Sugar Ray Robinson

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Sugar Ray Robinson
Class of 1990
Modern Category
Hall of Fame bio:click
World Boxing Hall of Fame Inductee

Name: Sugar Ray Robinson
Birth Name: Walker Smith Jr.
Born: 1921-05-03
Birthplace: Ailey, Georgia, USA
Died: 1989-04-12 (Age:67)
Hometown: Harlem, New York, USA
Stance: Orthodox
Height: 5′ 11″   /   180cm
Reach: 72½″   /   184cm
Boxing Record: click

Managers: Curt Horrmann, George Gainford
Trainers: Soldier Jones, Harry Wiley, Pee Wee Beale
Sugar Ray Robinson Gallery

Sugar Ray Robinson is considered by most boxing historians and enthusiasts to be the greatest pound-for-pound boxer of all-time. Robinson is frequently, if not always, ranked among the top three boxers ever in both the welterweight and middleweight classes.

Amateur Achievements

Robinson's amateur record is usually listed as 85-0 with 69 knockouts, 40 in the first round. However, he lost to Billy Graham and Patsy Pesca under his given name, Walker Smith Jr.


Preceded by:
Tony Saraullo
New York Daily News Golden Gloves
Open Featherweight Champion

1939
Succeeded by:
Louis Valentine
Preceded by:
Tony Saraullo
New York Golden Gloves Tournament of Champions
Featherweight Champion

1939
Succeeded by:
Frankie Donato
Preceded by:
Eddie Dempsey
Intercity Golden Gloves
Featherweight Champion

1939
Succeeded by:
Frankie Donato
Preceded by:
Willie Smith
New York Daily News Golden Gloves
Open Lightweight Champion

1940
Succeeded by:
Willie Smith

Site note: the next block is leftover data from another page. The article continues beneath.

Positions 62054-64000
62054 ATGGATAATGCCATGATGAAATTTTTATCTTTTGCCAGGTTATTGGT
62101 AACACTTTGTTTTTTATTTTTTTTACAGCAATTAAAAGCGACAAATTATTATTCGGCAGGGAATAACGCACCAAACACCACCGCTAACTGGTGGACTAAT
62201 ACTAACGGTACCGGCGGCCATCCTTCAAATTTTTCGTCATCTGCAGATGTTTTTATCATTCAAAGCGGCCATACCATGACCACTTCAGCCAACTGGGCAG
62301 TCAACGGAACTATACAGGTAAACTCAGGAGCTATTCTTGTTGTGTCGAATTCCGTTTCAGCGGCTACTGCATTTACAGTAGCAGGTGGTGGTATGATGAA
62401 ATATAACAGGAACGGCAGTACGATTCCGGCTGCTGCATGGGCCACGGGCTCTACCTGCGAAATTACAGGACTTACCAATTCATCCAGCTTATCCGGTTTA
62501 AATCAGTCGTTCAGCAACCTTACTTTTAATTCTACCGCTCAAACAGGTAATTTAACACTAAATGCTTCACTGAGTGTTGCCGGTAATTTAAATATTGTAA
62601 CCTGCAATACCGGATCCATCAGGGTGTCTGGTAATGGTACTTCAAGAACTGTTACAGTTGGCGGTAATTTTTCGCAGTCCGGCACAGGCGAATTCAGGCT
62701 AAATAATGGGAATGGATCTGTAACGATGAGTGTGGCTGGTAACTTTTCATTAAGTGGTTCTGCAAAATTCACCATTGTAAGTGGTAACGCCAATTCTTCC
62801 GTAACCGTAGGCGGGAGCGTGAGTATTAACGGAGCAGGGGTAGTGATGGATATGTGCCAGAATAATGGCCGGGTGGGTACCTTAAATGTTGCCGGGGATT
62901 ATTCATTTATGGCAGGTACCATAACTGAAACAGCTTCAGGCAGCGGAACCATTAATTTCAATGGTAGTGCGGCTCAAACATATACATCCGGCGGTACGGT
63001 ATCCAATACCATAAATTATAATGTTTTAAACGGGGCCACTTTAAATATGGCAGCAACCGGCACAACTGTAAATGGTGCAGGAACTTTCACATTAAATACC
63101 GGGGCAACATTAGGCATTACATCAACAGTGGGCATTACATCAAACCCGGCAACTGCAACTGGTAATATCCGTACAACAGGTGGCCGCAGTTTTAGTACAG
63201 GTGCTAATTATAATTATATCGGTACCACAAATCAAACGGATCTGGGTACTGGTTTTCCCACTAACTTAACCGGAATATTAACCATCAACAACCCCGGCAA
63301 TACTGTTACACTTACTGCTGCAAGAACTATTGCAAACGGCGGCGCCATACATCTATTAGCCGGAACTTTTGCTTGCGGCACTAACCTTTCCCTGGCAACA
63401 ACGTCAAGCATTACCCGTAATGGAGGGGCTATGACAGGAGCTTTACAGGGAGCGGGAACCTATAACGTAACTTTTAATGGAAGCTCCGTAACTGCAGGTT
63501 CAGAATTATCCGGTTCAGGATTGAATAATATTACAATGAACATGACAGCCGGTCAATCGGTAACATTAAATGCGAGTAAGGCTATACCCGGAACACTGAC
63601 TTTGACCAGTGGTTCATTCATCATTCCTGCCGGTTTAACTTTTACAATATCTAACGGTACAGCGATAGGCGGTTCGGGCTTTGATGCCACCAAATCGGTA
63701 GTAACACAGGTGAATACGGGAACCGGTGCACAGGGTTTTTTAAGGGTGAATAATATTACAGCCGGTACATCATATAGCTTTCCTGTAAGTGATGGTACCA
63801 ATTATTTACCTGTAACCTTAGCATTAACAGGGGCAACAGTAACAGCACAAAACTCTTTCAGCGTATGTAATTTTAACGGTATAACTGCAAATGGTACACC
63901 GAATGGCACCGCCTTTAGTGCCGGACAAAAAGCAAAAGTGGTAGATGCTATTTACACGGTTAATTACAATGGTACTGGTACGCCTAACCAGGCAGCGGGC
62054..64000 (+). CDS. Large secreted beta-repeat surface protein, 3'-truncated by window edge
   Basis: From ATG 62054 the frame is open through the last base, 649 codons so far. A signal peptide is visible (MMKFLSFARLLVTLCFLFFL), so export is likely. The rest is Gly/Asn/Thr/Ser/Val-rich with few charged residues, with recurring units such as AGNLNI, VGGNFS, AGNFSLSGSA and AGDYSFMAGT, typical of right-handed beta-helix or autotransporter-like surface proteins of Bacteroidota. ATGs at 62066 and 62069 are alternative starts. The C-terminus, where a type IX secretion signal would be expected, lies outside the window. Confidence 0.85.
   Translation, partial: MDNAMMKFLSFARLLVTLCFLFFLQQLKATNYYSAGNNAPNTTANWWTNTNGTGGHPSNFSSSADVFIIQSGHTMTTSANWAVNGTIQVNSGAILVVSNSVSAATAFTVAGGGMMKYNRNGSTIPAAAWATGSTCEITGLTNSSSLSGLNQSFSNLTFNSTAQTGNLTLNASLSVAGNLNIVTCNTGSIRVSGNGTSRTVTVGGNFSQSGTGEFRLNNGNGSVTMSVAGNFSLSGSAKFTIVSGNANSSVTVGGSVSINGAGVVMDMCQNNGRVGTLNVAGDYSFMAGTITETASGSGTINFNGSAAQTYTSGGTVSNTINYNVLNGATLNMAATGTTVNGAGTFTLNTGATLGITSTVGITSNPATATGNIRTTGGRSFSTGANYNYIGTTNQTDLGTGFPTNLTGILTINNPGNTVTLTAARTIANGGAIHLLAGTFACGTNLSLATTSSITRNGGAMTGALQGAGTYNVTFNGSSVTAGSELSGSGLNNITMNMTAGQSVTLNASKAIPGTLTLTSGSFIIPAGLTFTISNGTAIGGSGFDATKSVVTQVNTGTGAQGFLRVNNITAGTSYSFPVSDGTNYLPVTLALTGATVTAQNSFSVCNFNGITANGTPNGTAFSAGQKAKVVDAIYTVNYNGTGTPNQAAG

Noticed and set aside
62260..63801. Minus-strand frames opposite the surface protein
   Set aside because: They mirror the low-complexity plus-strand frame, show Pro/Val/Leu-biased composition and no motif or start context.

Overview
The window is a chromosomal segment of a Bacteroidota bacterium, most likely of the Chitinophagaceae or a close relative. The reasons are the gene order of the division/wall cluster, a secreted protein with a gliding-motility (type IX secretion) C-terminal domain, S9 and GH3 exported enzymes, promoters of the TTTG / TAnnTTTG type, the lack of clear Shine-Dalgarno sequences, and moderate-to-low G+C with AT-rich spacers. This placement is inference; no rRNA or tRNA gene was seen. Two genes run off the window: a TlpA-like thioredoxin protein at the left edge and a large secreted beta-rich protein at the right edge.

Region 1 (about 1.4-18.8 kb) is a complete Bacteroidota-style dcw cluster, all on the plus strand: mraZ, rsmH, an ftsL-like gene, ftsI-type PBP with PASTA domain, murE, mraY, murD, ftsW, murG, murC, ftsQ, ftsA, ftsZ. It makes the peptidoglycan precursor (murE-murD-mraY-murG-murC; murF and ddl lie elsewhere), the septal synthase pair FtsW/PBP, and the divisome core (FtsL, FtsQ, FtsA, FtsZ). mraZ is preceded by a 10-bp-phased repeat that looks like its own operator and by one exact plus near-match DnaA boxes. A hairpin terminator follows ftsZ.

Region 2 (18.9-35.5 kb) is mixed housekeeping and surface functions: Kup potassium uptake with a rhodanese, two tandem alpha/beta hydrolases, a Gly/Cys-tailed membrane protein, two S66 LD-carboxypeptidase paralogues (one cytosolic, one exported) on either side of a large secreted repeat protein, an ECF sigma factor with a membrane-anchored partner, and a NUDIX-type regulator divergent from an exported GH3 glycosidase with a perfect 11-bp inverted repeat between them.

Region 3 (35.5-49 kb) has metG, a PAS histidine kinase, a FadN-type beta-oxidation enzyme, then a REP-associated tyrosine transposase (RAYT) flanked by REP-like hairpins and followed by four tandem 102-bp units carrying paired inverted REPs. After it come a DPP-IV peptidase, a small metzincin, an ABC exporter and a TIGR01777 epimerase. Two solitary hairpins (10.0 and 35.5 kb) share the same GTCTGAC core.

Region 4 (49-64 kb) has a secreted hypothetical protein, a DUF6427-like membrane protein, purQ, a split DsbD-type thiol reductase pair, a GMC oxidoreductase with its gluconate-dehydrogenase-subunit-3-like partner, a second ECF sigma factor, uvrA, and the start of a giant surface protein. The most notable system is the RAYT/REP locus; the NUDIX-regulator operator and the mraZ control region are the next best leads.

Preceded by:
Johnny Pleasant
New York Golden Gloves Tournament of Champions
Lightweight Champion

1940
Succeeded by:
Johnny Green
Preceded by:
Johnny Pleasant
Intercity Golden Gloves
Lightweight Champion

1940
Succeeded by:
Johnny Green



Awards & Recognition

Notes

  • Robinson was born Walker Smith Jr. He got his boxing name when he used the AAU card of an ex-boxer named Ray Robinson.
  • According to Robinson's autobiography, Sugar Ray, sportswriter Jack Case, after seeing one of Robinson’s amateur performances, said he “sure was a sweet fighter.” Chase called him “Sugar Ray” in one of his sports columns and the now-famous moniker was born.
  • Robinson was a coach for the 1941 New York Golden Gloves Team at the Intercity Golden Gloves Tournament held in Chicago.
  • Robinson won his first 40 professional fights before losing to Jake LaMotta on February 5, 1942. Robinson then went unbeaten in his next 91 fights.
  • Robinson had six fights with Jake LaMotta and won five of them. LaMotta said, "I fought Sugar Ray so often, I almost got diabetes."
  • Height dispute: Robinson's height is usually listed as 5'11", but he was often listed as 6'0" early in his career. He was reported as being 5'11½" at the weigh-in for his bout with Robert Villemain in 1950.
  • On February 27, 1943, Robinson was inducted into the United States Army. He toured Army camps with Joe Louis and boxed exhibitions for soldiers.
  • On March 29, 1944, shortly before he was scheduled to set sail for Europe, Robinson disappeared from his barracks at Fort Hamilton in Brooklyn, New York. Robinson said he fell down the stairs in his barracks and didn't remember anything from the time of the fall until he woke up in a hospital on April 5. According to his file, a stranger found him in the street on April 1 and helped him to a hospital. Robinson received an honorable discharge from the Army as a sergeant on June 3, 1944.